Cervical cancer: most women will not have symptoms

Aboriginal women from Mount Druitt were given free education classes and cervical cancer tests.

Australian women are being encouraged to make sure they are up to date with their cervical screening test as part of National Cervical Cancer Awareness Week.

To raise the profile of the disease the Western Sydney Local Health District (WSLHD) organised free screening sessions at the Mount Druitt sexual health clinic.

Head of Epidemiology and Health Analytics Helen Achat said cervical screening saves lifes. 

“The improved test which has been available from December 2017 is highly effective in helping prevent cervical cancer,” she said. 

“Woman are able to have this test at their local general practitioner at no cost to them.”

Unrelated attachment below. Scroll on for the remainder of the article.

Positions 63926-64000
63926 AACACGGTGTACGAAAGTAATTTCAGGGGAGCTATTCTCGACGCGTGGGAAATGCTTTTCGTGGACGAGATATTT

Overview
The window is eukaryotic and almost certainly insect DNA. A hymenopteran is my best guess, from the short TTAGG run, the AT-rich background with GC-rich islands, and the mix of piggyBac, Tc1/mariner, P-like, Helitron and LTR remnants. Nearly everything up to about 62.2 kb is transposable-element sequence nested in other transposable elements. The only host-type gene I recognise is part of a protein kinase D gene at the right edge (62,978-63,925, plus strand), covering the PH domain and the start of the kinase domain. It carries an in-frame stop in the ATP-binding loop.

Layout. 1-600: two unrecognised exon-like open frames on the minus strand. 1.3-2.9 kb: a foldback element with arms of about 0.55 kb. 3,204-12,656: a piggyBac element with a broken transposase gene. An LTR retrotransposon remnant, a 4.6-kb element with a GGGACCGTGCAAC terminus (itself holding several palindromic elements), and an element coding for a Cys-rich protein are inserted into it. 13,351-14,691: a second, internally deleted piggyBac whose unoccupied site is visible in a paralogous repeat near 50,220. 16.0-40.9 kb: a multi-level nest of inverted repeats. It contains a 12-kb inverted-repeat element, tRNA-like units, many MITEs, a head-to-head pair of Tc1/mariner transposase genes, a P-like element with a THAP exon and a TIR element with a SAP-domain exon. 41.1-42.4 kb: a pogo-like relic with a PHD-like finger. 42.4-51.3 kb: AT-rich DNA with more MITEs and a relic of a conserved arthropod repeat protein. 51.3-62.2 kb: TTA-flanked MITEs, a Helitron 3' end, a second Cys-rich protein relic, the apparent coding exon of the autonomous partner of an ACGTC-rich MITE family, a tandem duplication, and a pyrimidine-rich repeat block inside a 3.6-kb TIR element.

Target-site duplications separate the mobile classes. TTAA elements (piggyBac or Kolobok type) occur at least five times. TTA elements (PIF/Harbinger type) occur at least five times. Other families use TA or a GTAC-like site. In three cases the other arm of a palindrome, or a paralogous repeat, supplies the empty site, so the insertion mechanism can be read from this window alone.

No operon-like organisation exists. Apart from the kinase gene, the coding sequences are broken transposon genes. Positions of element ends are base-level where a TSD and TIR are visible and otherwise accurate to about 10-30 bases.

The Cervical Screening Test (the Pap test replacement) looks for human papillomavirus (HPV), a common virus in women and men. 

HPV that does not clear up can cause changes in the cells of the cervix, which may eventually lead to cervical cancer.

Most women with HPV infection will not have symptoms. 

By detecting HPV in women who are not aware they have the infection, cervical screening prevents cervical cancer and saves lives.

You need a cervical screening test if: 

  • you are aged between 25 and 74
  • have ever been sexually active
  • you are HPV-vaccinated or not